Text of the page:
County signs Gila case pact with Verde
Yavapai County supervisors signed an agreement Wednesday with Verde Valley municipalities about how they'll coordinate on Gila River System adjudication issues.
Four of the five Verde municipalities also have approved the revised agreement, with the Cottonwood City Council is scheduled to vote on it Thursday.
The judge in the Gila River System adjudication case has ordered the Arizona Department of Water Resources (ADWR) to come up with tests to determine what wells in the Gila River System might technically be pumping "subflow" – water that directly supplies rivers and streams. Those wells could then be subject to surface water laws that require water rights.
The court also ordered ADWR to come up with a "cone of depression" test that may conclude large wells even farther away from streams are affecting surface water flows.
The ADWR report is due today.
Other parties have until May 13 to comment in response to the ADWR report.
The agreement between the county and Verde municipalities lays out how they'll go about creating their response.
Some of the Verde councils made changes to the county's draft agreement, and the supervisors were amenable to those changes during their special meeting in Prescott Wednesday.
The supervisors also made a few changes of their own Wednesday. Their approval is contingent upon a notation that the group can't use county money for an outside attorney without the County Attorney's approval. The supervisors also want the group's pooled money to go into a county Treasurer's Office account.
Last week, the supervisors approved contributing $22,000 to help the Verde Valley coalition hire scientists to research technical issues surrounding the Gila case's subflow issue.
The new agreement puts the monetary commitments in writing. The municipalities will contribute at least one dollar for every resident.
The agreement also lists a variety of issues that scientific consultants and/or a water attorney may study in order to comment on the court proceedings.
The agreement says the group will create a coordinating committee with one representative each from the county and the five Verde municipalities.
The committee's first job will be to hire a water attorney, the revised agreement states.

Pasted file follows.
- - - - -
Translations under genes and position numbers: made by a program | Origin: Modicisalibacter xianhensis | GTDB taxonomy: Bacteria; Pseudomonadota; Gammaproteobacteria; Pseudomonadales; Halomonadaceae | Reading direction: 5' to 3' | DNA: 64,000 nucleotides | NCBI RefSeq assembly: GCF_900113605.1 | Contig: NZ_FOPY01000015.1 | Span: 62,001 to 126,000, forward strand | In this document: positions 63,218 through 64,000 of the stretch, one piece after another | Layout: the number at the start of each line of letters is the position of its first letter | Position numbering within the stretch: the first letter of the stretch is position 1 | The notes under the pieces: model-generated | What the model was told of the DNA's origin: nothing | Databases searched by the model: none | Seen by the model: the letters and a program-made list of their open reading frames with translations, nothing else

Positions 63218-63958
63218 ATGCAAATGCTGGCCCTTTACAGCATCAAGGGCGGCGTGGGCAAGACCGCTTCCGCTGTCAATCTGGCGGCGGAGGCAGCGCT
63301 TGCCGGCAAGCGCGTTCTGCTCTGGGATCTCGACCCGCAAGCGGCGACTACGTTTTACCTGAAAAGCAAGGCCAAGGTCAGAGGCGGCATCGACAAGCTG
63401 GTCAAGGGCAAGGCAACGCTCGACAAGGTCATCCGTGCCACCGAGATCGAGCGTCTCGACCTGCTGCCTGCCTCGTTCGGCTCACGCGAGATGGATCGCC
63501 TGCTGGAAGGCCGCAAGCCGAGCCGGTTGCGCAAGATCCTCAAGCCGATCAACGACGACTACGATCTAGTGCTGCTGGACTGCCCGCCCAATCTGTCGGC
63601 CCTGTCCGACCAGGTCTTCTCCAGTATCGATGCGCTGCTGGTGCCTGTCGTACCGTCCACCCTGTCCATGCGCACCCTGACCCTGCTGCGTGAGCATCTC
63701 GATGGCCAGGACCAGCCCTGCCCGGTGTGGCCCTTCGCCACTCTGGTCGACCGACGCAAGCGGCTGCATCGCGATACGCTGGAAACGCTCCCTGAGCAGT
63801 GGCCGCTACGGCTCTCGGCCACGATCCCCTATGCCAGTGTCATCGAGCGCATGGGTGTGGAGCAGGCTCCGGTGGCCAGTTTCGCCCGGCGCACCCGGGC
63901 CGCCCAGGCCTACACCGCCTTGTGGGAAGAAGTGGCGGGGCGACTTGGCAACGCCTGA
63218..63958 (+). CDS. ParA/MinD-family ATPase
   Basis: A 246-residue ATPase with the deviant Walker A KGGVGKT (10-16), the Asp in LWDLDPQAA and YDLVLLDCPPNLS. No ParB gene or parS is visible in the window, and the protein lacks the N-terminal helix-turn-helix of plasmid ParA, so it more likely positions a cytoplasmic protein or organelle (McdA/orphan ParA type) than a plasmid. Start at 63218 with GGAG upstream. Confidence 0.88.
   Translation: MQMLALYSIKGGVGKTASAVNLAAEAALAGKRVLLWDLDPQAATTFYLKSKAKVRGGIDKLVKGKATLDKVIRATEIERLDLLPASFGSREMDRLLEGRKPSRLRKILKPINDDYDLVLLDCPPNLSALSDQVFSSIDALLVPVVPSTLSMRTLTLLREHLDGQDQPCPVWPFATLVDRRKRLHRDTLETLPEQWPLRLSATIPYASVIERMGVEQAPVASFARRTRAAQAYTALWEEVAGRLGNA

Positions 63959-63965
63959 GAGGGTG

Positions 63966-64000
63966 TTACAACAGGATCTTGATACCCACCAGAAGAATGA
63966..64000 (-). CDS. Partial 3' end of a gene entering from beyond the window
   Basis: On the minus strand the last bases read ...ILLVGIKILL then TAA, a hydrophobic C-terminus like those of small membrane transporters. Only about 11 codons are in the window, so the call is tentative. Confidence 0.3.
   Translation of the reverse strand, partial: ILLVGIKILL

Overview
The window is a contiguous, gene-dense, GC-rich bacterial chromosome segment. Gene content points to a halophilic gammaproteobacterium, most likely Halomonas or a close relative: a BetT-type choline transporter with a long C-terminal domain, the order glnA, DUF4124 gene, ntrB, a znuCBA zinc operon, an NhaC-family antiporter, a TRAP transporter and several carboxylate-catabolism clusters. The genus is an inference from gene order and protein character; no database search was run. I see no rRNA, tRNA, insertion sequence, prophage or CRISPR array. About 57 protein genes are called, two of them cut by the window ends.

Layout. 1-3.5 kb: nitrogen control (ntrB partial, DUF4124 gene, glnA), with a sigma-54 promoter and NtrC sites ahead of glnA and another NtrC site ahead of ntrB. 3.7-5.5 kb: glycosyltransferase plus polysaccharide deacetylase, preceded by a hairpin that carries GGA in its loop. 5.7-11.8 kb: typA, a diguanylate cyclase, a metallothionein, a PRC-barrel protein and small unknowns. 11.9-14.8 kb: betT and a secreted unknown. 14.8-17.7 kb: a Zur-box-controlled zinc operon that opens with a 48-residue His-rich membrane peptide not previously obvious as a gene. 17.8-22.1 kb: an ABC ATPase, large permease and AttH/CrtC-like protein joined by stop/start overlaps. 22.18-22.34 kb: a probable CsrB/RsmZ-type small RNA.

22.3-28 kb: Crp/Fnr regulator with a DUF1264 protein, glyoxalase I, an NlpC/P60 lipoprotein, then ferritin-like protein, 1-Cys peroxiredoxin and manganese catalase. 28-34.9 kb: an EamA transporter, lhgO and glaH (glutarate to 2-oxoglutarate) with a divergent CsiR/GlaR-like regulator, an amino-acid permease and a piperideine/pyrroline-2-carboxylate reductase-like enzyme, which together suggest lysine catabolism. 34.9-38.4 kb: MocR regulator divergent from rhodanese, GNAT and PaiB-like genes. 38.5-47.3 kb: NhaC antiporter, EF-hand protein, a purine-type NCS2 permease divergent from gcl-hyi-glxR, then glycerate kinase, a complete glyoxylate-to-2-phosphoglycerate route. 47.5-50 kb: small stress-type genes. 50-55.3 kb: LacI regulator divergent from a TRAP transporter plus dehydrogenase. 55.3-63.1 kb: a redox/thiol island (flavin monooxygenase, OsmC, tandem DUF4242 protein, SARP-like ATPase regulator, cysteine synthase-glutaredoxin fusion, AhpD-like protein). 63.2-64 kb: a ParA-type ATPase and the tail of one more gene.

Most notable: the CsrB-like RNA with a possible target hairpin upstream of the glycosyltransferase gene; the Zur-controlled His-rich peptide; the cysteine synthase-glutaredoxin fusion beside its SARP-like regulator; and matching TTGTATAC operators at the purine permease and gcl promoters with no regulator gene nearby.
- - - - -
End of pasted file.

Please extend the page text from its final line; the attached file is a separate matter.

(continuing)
County officials want to wait and see what attorney the group hires and what the group wants the attorney to do, before deciding whether to seek County Attorney Sheila Polk's approval to use county money toward the attorney's costs, Deputy County Attorney Randy Schurr said after Wednesday's meeting.
The County Attorney's Office may be able to help the group too, Schurr said.
The supervisors' approval of the agreement Wednesday was unanimous, but Board of Supervisors Chair Lorna Street said she was voting yes "reluctantly."
After nearly an hour in a closed-door executive session, the supervisors had a brief discussion in open session.
Street said she was concerned about "who is suing who, and who is advising who ... To me, it's a unity issue."
She noted that the Town of Camp Verde has pledged to join a Center for Biological Diversity lawsuit against the City of Prescott to stop it from pumping groundwater out of the Big Chino aquifer south to Prescott. The town is concerned the pumping will reduce the flow of the Verde River downstream through the Verde Valley.
Other local government officials have wondered whether the Big Chino and other issues could end up forcing other parts of the county into a different long-term position than the Verde Valley in the long-running Gila River system case.
Supervisors already have decided to submit a brief in the Gila case that supports the thousands of residential well owners in rural parts of the county.
But it's still up in the air whether local government officials will try to come up with a broader response to the case that represents the entire portion of the Gila River system inside Yavapai County. The Gila system includes the Verde, Hassayampa and Agua Fria river basins that encompass most of the county.
Supervisors said Wednesday they will wait and see what ADWR presents to the court before deciding whether to pursue a broader regional response.
Verde Valley officials already know they need to get involved in the subflow issue, after the Salt River Project asserted that thousands of the Verde Valley's wells actually are pumping Verde River subflow, instead of groundwater that doesn't require water rights to use. SRP has some of the most senior water rights on the river for its Phoenix metropolitan area customers.